A Small Reflection on Zen’s Several Ways, Together With Some Thoughts About Zen Teachers

Hakuin_meditating

 

 

 

 

 

 

Of late I’ve been caught up with questions of Zen practice.

As I see it first and foremost Zen is about awakening. Now, this is also important to say. Neither Zen nor Buddhism own awakening. Awakening is our common human inheritance. Although Zen’s practices of zazen, koans, and retreat are the unique disciplines of the Zen way, a great gift to the world.

Everything else about Zen is secondary. Not without importance. But secondary.

That said probably the most important of the secondary things are spiritual directors. An authentic Zen spiritual director is someone who has practiced the way for many years and who others begin naturally to gravitate toward. This is not ultimately a matter of official titles.

Of course, it is very hard for someone who has not had a teacher to themselves teach. And so the Zen way does foster teachers, and with that a tradition of acknowledgement that passes back into the mists of time.

Now, Dharma transmission can be abused, and is. So, in the West we find people who long for the titles. And so, as it is sometimes said, we have snakes and dragons mixed up together. But when Dharma transmission is simply understood as a human thing, the acknowledgment of someone who has given their life to the way that someone who has studied with them has also given their life to the way, then it becomes useful.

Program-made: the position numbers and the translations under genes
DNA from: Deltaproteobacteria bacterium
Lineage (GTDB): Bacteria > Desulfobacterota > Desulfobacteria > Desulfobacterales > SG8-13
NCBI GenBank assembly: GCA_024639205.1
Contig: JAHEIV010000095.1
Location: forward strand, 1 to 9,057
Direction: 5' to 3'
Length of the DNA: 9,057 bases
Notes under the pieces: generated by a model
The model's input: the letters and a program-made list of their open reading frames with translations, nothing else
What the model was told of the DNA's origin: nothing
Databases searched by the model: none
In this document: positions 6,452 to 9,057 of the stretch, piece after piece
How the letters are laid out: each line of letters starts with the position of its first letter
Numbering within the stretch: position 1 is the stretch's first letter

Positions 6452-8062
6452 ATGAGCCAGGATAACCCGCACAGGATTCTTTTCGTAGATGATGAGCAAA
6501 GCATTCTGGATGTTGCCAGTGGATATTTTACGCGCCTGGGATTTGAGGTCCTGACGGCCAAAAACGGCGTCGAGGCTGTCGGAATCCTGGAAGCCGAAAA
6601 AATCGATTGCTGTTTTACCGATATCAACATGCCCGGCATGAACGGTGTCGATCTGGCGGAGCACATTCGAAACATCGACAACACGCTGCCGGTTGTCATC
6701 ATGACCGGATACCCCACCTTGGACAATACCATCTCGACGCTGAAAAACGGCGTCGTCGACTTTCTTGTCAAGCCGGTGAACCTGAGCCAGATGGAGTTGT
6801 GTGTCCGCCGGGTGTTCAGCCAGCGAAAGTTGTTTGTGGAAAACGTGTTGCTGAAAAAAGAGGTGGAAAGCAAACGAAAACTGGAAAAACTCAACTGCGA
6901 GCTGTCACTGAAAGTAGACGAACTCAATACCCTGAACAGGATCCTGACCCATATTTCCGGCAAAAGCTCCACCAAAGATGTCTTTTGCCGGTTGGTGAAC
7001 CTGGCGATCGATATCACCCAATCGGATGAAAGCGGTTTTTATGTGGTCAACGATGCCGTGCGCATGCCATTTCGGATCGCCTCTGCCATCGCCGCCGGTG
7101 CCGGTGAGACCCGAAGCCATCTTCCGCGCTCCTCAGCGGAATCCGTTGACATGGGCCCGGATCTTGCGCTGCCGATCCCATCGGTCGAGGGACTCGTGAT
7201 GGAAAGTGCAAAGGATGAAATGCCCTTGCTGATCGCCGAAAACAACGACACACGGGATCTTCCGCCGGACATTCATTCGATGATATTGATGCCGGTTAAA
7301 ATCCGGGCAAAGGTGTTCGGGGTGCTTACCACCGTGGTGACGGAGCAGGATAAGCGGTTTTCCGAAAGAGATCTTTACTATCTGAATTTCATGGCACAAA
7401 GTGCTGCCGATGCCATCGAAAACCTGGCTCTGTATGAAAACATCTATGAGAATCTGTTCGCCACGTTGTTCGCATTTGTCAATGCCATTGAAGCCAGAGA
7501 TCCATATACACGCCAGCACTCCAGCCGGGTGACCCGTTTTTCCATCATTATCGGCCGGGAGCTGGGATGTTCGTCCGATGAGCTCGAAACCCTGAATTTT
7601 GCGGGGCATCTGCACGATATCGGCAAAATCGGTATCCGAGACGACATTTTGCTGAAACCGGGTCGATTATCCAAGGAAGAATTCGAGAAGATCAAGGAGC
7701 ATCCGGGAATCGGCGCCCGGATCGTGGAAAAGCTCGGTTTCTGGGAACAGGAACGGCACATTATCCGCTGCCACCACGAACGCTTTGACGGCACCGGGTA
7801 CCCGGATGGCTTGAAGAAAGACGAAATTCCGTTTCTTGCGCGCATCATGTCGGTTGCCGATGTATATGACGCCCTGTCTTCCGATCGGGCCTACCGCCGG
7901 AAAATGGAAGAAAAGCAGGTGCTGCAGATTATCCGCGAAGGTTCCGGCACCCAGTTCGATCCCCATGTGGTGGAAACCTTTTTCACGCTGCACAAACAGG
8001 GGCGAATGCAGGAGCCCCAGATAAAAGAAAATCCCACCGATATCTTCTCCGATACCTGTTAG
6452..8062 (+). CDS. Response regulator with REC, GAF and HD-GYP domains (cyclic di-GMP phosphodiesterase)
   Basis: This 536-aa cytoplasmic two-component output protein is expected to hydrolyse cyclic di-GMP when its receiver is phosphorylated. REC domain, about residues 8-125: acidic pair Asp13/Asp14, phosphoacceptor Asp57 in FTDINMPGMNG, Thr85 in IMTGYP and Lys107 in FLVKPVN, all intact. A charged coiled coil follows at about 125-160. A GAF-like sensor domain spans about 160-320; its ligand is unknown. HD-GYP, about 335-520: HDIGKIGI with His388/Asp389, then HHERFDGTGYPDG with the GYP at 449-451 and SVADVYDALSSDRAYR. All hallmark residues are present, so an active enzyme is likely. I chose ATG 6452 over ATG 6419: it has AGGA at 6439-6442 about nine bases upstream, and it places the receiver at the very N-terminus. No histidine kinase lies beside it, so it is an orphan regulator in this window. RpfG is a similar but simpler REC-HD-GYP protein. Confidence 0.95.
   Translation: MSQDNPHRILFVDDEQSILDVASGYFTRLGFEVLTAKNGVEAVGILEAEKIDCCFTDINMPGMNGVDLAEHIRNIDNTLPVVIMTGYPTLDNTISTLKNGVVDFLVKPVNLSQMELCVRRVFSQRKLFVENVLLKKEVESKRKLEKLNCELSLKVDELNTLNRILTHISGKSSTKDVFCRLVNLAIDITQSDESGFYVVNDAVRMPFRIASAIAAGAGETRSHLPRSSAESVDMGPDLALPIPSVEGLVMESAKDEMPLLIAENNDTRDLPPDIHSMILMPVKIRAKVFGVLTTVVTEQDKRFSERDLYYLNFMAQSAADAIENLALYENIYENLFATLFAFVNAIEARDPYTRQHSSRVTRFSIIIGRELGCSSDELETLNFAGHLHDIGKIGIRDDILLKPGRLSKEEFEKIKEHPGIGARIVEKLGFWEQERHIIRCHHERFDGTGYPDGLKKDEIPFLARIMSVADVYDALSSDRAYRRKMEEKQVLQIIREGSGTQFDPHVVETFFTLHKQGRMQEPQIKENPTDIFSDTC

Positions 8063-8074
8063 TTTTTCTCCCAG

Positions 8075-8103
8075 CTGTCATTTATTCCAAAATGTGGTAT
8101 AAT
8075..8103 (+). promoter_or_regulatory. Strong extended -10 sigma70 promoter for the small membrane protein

Zen has three styles of practice. The base line is lay practice. It is taking the gifts of the way and integrating them into a lived life along with work and family. The foundation is regular zazen, and hopefully an occasional retreat. Attending to the precepts and having a spiritual director round out this way. And this is important. Just these things are all one needs.

And, there is Zen as a monastic discipline. This is part of our common heritage, and historically is the principal way Zen is most deeply encountered. In the West this style of practice is associated with the Zen schools that form out of China, Korea, and Vietnam. The renunciant life is a mystery that calls a small number of us. And, it has traditionally also been the principal carrier of the tradition, and from where nearly all teachers come.

And, there is a third practice, principally developed within Japanese Zen, although there is also a Korean version.  Terminology for this practice that is neither monastic nor lay has been illusive, although in the West it is increasingly called priestly practice. It includes a deeper attention to the life of vow in ways similar to the monastic discipline, although it does not include an expectation of celibacy. And it includes a commitment to a liturgical life. And, in the West it has supplanted monasticism as the seedbed for Zen teachers. Here it is also increasingly looking like Western ideas of ministry.

But each of these ways, lay, monastic, and priestly are about the primary call, to our awakening. And, each might produce teachers. But, again, awakening is what Zen is all about. It is our common call.

The joy of this Zen way is that it truly is open to all of us. It doesn’t matter what our lives look like, whether we are single or married, whether we have a job or not, whether we have children or not. Whatever our condition, we’re invited into the great way. As we are. As we are. And our hearts can take us in any of these differing manifestations of the Zen way.

This Zen way is simplicity itself. Sit down, shut up, pay attention. And, if you possibly can, checking in with a spiritual director. Maybe a retreat as one can. With these things one is authentically walking the Zen way. The rest is the matter of heart and karma.

 

 

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